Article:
In this Thursday, Aug. 7, 2014 photo a commuter stands on the platform of the Syntagma Metro station in central Athens. A brand-new subway, airport and other vital civic infrastructure that significantly improved daily life in a city of 4 million, together with a pile of crepitating sports venues, were built in a mad rush to meet deadlines, with little thought for post-Olympic use. As Greece groans under a cruel depression, forecast to end this year, the 10-year anniversary once again raises the question of whether the Athens Games were too costly an undertaking for a weak economy. (AP Photo/Thanassis Stavrakis)
Caption
(Thanassis Stavrakis)
In this Thursday, Aug. 7, 2014 photo, commuters use the Syntagma Metro station in central Athens. A brand-new subway, airport and other vital civic infrastructure that significantly improved daily life in a city of 4 million, together with a pile of crepitating sports venues, were built in a mad rush to meet deadlines, with little thought for post-Olympic use. (AP Photo/Thanassis Stavrakis)
Caption
(Thanassis Stavrakis)
This Tuesday, Aug. 5, 2014 photo shows a graffiti-defaced a marble block dedicated to Greek Olympic medal winners at the Olympic village in northern Athens. While economists agree it would be unfair to blame sky-high unemployment, slashed incomes and the violent overhaul of Greeceís economy on the 17-day Games, most experts lament the post-Olympic era as a decade of lost opportunities. (AP Photo/Thanassis Stavrakis)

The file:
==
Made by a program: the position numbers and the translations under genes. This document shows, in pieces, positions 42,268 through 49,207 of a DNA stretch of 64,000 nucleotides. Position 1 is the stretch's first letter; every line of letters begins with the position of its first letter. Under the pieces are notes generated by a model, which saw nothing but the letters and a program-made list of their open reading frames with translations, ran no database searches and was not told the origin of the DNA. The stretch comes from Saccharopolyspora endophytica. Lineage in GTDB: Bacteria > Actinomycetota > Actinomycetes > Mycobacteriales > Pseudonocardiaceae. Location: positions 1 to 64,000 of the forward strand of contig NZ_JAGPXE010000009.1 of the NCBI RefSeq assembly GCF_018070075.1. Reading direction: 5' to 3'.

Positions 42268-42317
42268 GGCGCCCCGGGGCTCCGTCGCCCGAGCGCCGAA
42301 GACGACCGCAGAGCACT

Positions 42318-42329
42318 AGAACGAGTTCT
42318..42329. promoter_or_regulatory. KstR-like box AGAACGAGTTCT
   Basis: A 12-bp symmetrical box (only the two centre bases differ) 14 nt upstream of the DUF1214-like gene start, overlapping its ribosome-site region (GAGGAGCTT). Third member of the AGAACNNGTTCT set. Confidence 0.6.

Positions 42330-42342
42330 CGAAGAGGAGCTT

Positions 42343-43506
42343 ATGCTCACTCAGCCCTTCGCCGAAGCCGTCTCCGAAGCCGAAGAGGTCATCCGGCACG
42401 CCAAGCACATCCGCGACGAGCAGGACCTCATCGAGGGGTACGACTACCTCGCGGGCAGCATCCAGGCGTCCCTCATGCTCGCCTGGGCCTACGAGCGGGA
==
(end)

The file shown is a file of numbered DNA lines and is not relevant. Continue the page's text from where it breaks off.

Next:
Caption
(AP photo)
The abandoned baseball venue is seen at the former Helliniko Olympic complex in southern Athens. Andrew Zimbalist, a U.S. economist who studies the financial impact of major sporting events, said past experience shows that hosting the Olympics does not generally promote economic development.

ATHENS, Greece – In an obscure corner of a park sits a forlorn reminder that, 10 years ago, Athens hosted the 2004 Summer Olympics. The crumbling miniature theater is inscribed with the words “glory, wealth, wisdom, victory, triumph, hero, labor” – and it is where visiting Olympic officials planted an olive sapling that would bear their names for posterity.

Once a symbol of pomp, the marble theater is now an emblem of pointless waste in a venture that left a mixed legacy: a brand-new subway, airport and other vital infrastructure that significantly improved everyday life in a city of 4 million, set against scores of decrepit sports venues built in a mad rush to meet deadlines – with little thought for post-Olympic use.

As Greece groans under a cruel economic depression, questions linger of whether the Athens Games were too ambitious an undertaking for a weak economy. While economists agree it would be unfair to blame the meltdown on the 17-day Games, the post-Olympic era is seen as a decade of lost opportunities – including failure to significantly boost the country’s sporting culture. It’s a lesson to which Brazil may pay heed, as it races to complete projects ahead of the 2016 Olympics in Rio de Janeiro.